Mexico’s mistake at the World Cup was to peak at the first obstacle

El Tri were breathtaking in their opening match against Germany but they stumbled badly after failing to adapt to Sweden

Mexico chewed through 11 coaches in the nine years that followed their second-round exit at the 2006 World Cup. The result: successive second-round exits in South Africa and Brazil. Since his appointment in late 2015, Juan Carlos Osorio has presided over an exceptional period of stability and progress for El Tri. From the beginning he pledged to do things differently. Gone were the melodrama, nostalgia and hyperventilation traditionally associated with management of the Mexican national team; in their place Osorio, erudite and understated, offered innovation, meticulous preparation and a tactical flexibility that stayed true to Mexico’s tradition of musketeering football. The early results were promising. There was a long unbeaten streak in Osorio’s first six months in the job, as well as a semi-final appearance at last year’s Confederations Cup, and qualification for this World Cup – in a Hexagonal which the US men’s national team did everything in its power to turn into an effective Pentagonal – never looked in doubt. Planning for Russia was typically meticulous, involving cutting-edge sleep science, the assistance of a team psychologist, special mattresses, and a culinary regime built on the fortifying power of cherry juice and “tortillas that taste like glory”. The result: for the seventh World Cup in a row, Mexico have departed at the round of 16. Neither the chaos of the pre-Osorio era nor the stability that’s followed has allowed the Mexicans to break the fabled curse of el quinto partido. The quest for El Tri to carry a World Cup campaign into a fifth match continues.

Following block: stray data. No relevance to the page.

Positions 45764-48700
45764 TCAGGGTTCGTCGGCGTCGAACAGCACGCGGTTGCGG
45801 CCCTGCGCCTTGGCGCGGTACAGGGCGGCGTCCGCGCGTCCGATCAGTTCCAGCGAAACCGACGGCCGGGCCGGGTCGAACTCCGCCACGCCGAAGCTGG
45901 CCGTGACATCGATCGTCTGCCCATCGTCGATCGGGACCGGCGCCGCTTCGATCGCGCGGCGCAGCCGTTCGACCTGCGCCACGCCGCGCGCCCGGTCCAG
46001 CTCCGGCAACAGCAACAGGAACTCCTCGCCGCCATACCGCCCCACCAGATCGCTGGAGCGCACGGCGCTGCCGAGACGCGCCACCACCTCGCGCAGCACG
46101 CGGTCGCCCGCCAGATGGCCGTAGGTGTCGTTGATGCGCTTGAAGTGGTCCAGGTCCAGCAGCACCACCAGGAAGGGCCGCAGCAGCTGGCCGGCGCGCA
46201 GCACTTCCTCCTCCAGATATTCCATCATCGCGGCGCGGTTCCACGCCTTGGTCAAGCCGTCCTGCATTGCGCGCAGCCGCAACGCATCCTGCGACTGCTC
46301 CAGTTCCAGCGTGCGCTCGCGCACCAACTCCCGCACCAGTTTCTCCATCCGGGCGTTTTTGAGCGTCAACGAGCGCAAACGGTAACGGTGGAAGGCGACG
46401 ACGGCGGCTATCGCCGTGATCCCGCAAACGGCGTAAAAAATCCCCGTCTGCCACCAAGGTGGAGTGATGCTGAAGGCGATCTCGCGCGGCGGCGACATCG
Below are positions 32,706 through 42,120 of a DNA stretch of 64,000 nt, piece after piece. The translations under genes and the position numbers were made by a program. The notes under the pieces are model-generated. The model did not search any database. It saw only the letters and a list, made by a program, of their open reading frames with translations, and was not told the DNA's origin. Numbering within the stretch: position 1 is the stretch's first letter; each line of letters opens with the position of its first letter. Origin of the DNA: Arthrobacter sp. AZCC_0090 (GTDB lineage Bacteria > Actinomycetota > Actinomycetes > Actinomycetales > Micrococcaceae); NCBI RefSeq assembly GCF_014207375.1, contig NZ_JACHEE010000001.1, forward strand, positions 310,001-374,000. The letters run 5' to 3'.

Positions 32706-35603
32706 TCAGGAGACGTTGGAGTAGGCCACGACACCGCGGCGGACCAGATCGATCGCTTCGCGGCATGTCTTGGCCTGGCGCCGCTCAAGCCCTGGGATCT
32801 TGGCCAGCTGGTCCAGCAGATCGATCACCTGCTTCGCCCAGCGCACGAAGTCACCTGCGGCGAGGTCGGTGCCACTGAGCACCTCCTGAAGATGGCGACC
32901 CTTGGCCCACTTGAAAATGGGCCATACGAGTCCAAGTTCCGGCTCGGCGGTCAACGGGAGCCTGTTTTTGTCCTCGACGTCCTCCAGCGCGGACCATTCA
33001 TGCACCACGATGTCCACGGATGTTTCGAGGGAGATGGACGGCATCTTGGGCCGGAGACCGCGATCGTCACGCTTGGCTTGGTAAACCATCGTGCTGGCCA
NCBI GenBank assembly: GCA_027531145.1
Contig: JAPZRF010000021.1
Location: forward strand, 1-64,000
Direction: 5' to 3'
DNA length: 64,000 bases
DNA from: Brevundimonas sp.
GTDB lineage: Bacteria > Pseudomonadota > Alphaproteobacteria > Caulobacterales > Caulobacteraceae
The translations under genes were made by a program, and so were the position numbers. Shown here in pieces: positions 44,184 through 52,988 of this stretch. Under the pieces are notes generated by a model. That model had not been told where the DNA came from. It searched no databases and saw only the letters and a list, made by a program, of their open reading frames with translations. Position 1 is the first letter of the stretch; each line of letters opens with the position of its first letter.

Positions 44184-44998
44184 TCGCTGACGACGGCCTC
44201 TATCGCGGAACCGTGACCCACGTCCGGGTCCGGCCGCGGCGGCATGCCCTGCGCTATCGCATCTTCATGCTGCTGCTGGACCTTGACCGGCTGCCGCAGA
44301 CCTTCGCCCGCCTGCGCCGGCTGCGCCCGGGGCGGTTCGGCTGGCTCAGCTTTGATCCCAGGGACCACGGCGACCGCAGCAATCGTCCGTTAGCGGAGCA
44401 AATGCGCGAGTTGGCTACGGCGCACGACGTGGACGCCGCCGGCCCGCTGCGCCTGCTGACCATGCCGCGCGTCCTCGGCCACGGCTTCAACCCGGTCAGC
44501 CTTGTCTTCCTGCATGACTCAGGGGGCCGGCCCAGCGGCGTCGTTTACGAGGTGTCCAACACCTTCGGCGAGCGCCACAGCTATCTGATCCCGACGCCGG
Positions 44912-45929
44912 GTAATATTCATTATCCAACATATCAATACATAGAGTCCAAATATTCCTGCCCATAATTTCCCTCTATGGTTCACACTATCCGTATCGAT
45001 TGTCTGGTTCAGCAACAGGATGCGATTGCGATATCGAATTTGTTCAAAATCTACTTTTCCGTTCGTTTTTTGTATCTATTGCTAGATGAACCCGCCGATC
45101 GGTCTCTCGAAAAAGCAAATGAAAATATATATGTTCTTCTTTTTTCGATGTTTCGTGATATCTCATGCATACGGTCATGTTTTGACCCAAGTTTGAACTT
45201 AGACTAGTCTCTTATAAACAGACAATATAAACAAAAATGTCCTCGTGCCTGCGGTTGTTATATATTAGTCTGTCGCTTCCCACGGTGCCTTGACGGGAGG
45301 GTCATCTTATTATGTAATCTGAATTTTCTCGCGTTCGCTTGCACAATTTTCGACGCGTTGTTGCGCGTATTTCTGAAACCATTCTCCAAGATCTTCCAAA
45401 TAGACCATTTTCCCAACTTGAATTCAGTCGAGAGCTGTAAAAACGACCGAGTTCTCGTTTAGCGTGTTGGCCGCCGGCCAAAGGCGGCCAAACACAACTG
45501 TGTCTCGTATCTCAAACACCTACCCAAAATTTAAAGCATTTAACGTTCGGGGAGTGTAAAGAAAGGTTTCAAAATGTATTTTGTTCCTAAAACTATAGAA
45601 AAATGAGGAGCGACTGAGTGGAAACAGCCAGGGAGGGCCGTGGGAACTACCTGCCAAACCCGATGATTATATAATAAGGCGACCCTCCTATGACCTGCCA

This was, on paper at least, the strongest Mexico squad in years, perhaps ever, built around a spine of players – Guillermo Ochoa in goal, Hugo Ayala and Miguel Layun at the back, midfielder Andres Guardado, and the attacking duo of Javier Hernandez and Carlos Vela – who had all come up with the all-conquering under-17 side that won the 2005 world championship and were now in the prime of their careers.

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